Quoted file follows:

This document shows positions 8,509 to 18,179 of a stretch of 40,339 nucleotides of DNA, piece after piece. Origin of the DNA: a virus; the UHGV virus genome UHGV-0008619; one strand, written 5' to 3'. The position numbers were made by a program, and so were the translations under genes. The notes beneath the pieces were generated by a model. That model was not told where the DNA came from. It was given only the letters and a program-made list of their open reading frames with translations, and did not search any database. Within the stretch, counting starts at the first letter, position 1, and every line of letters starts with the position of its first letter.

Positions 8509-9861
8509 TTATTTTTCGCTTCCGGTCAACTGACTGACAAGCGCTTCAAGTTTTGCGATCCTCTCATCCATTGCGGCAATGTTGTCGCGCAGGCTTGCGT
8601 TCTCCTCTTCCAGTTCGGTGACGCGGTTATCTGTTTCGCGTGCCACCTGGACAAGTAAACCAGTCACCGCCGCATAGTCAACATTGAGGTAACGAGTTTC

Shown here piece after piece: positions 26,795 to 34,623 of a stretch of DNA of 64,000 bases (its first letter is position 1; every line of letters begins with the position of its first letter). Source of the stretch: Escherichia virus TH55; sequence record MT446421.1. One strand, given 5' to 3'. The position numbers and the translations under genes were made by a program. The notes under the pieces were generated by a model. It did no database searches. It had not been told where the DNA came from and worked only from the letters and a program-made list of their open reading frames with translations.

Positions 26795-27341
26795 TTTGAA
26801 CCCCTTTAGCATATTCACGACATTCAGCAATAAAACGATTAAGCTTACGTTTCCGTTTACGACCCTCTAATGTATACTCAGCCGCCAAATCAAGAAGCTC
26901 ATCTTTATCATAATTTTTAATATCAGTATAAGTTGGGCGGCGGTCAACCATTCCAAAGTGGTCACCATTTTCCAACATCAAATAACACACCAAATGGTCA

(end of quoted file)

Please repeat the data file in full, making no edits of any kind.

This document shows positions 8,509 to 18,179 of a stretch of 40,339 nucleotides of DNA, piece after piece. Origin of the DNA: a virus; the UHGV virus genome UHGV-0008619; one strand, written 5' to 3'. The position numbers were made by a program, and so were the translations under genes. The notes beneath the pieces were generated by a model. That model was not told where the DNA came from. It was given only the letters and a program-made list of their open reading frames with translations, and did not search any database. Within the stretch, counting starts at the first letter, position 1, and every line of letters starts with the position of its first letter.

Positions 8509-9861
8509 TTATTTTTCGCTTCCGGTCAACTGACTGACAAGCGCTTCAAGTTTTGCGATCCTCTCATCCATTGCGGCAATGTTGTCGCGCAGGCTTGCGT
8601 TCTCCTCTTCCAGTTCGGTGACGCGGTTATCTGTTTCGCGTGCCACCTGGACAAGTAAACCAGTCACCGCCGCATAGTCAACATTGAGGTAACGAGTTTC

Shown here piece after piece: positions 26,795 to 34,623 of a stretch of DNA of 64,000 bases (its first letter is position 1; every line of letters begins with the position of its first letter). Source of the stretch: Escherichia virus TH55; sequence record MT446421.1. One strand, given 5' to 3'. The position numbers and the translations under genes were made by a program. The notes under the pieces were generated by a model. It did no database searches. It had not been told where the DNA came from and worked only from the letters and a program-made list of their open reading frames with translations.

Positions 26795-27341
26795 TTTGAA
26801 CCCCTTTAGCATATTCACGACATTCAGCAATAAAACGATTAAGCTTACGTTTCCGTTTACGACCCTCTAATGTATACTCAGCCGCCAAATCAAGAAGCTC
26901 ATCTTTATCATAATTTTTAATATCAGTATAAGTTGGGCGGCGGTCAACCATTCCAAAGTGGTCACCATTTTCCAACATCAAATAACACACCAAATGGTCA